Path length: 0.8 miles
Width: 200 yards
SPC coordinates: Only the beginning point: 38.05 / -78.62
Grazulis track based on Significant Tornadoes: No Coordinates
Corrected coordinates Based on Analysis of USGS Aerial Imagery:
Start: 37.894800 / -78.657482 End: 38.087583 / -78.649500
Note: Exact tornado path may not be straight and/or continuous.
One of the most devastating tornadoes to ever hit the state of Virginia was spawned by Hurricane Gracie on September 30, 1959. The twister tracked through a part of Albemarle County west of Charlottesville and east of the Blue Ridge Mountains. This summary provides a detailed analysis of discrepancies in the path and the number of tornadoes to hit this day. It also focuses on the tragedy near Ivy. In mere seconds, ten members of one family lost their lives.
Prior to Hugo in 1989, Hurricane Gracie was the last major hurricane to strike the South Carolina Coast. It was initially classified as a Category 3 storm, but a reanalysis performed by the National Hurricane Center showed Gracie made landfall near Beaufort as a Category 4. The central pressure measured by reconnaissance aircraft an hour and a half before moving inland was 951 mb. Peak intensity was analyzed at 115 knots or 132 mph. Gracie was the second hurricane to make landfall in South Carolina in 1959. In July, Hurricane Cindy, a Category 1 storm, pushed ashore near McClellanville.
How Many Tornadoes
Were Produced by Gracie?
As Gracie moved further inland, tracking through western North Carolina and into the western Virginias, it continued to produce heavy rain and, as we see with most landfalling tropical systems, tornadoes. There are discrepancies in the record on exactly how many tornadoes were spawned by Gracie. The Storm Prediction Center database lists a total of six, and the three strongest were given F3 ratings, all occurring in Virginia. The Tornado History Project has a total of seven tornadoes, including one in the state of Pennsylvania. We were unable to find any details on that PA twister.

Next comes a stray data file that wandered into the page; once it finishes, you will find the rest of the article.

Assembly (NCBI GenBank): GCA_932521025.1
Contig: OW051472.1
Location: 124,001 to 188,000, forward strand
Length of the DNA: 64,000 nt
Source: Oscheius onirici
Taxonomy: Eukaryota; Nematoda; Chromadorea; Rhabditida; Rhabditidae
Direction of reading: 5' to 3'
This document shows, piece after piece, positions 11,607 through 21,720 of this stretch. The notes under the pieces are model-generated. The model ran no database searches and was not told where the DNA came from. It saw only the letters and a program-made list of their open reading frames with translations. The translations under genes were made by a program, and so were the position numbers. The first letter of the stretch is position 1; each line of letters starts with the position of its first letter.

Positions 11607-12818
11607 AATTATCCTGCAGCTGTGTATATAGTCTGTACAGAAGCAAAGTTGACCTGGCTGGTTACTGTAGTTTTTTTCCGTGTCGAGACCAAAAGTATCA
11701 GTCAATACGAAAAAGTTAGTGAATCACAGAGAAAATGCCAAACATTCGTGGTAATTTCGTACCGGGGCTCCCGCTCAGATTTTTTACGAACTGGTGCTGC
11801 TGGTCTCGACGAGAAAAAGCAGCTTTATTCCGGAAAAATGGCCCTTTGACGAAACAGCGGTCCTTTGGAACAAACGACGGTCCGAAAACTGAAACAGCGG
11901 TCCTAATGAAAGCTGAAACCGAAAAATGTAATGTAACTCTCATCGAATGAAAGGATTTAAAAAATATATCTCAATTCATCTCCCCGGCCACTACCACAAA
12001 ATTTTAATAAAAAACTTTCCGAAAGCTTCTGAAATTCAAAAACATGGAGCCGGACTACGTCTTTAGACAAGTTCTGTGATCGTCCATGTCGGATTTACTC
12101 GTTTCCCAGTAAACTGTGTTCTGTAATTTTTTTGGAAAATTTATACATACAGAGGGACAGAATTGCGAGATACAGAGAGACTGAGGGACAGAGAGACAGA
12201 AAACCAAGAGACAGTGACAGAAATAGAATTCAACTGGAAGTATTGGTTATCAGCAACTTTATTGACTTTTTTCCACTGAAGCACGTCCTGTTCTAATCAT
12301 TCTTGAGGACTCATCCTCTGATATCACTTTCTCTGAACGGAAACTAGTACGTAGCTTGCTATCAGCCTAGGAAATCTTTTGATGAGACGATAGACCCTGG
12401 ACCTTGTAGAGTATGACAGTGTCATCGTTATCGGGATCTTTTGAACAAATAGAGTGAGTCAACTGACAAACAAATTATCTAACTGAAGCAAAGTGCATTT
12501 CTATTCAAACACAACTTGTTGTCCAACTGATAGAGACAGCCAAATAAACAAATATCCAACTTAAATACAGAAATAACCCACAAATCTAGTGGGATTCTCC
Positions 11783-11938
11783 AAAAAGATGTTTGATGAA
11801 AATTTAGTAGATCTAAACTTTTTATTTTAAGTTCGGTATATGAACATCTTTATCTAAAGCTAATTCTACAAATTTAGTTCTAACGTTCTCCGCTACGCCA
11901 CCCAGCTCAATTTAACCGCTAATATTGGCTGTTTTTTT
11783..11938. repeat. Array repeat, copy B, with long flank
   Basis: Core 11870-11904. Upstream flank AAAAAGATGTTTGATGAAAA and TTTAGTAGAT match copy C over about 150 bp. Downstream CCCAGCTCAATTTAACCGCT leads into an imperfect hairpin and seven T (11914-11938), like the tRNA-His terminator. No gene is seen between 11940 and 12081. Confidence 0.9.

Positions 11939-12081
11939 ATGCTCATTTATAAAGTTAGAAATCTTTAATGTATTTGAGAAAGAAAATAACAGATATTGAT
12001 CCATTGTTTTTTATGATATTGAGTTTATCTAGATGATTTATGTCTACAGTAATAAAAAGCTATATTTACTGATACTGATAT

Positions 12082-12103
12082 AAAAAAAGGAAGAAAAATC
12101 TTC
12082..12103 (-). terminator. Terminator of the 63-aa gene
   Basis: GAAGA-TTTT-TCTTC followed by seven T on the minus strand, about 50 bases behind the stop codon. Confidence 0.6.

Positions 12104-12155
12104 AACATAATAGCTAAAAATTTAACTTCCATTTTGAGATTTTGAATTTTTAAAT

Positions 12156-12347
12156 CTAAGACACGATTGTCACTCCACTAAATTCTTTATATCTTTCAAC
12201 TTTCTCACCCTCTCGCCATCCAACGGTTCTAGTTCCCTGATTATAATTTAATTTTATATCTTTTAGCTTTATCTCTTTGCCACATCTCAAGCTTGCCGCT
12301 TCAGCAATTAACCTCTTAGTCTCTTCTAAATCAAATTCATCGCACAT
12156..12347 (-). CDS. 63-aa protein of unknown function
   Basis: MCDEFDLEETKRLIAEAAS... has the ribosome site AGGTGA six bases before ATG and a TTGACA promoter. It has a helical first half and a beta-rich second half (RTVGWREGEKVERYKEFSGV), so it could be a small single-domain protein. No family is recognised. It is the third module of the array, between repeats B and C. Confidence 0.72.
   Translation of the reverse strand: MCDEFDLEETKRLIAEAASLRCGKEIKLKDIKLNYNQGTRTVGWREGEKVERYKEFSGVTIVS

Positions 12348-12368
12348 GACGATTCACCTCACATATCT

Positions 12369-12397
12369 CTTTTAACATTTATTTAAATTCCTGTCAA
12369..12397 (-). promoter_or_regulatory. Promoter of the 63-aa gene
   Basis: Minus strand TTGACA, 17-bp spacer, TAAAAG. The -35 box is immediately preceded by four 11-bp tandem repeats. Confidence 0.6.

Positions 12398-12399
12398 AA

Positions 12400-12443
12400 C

Before moving into the main summary, here is a recap of the other two F3s that struck Virginia:
- A short-lived tornado with a two-mile path hit in Greene County. The roof was torn away from a cement block highway department building southwest of Stanardsville. Cars were tossed from the roads. Several buildings at the Blue Ridge School sustained significant damage, and the campus lost approximately 150 trees. A school maintenance worker, Robert Morris, was critically hurt when an equipment shed collapsed on him. He died later from his injuries. In his book, Significant Tornadoes, Thomas Grazulis gave this tornado an F2 rating.
- In Fluvanna County, severe damage occurred to numerous homes west of Palmyra. At least three churches and two barns were demolished. Grazulis also gives this tornado an F2 rating.
As we focused on our research for the Ivy-Mechums River tornado, we discovered that Albemarle County might have had additional tornadoes occur on this day. None of these are in the official record. Newspapers at the time reported on these events. One of the best sources we uncovered was Phil James, author of the book “Secrets of the Blue Ridge.” Phil penned an article for The Crozet Gazette about the 1959 tornadoes in Albemarle County. He graciously has permitted us to use the stories and images in this summary. Phil told us that he gained insight on the events of September 30 from the Charlottesville Daily Progress newspaper. He also interviewed several uninjured witnesses to the aftermath. We find him a credible source and will be using a great deal of his information in this summary. In his article for The Crozet Gazette, he outlined the tornadoes that hit Albemarle County. Here is an overview:
- A brief tornado struck northwest of Ivy Depot around 2:25 pm ET. This was two hours before the devastating Ivy-Mechums River twister. Telephone and electrical services were lost to the western part of the county. There were also downed trees.
- In the Hickory Hill area south of Charlottesville, a home was demolished. There were 12 people at the residence and only one injury. A tractor-trailer and two cars were tossed from Route 29.
- There may have been twin tornadoes near Stoney Point. No damage details were given.
- Around 5:25 pm, homes were damaged by a possible twister near the University Airport, east of Monticello Mountain.
- Only minutes later, damage occurred to several homes and trees in the Farmington neighborhood from an apparent tornado.
The Ivy-Mechums River Tornado
Finding the Path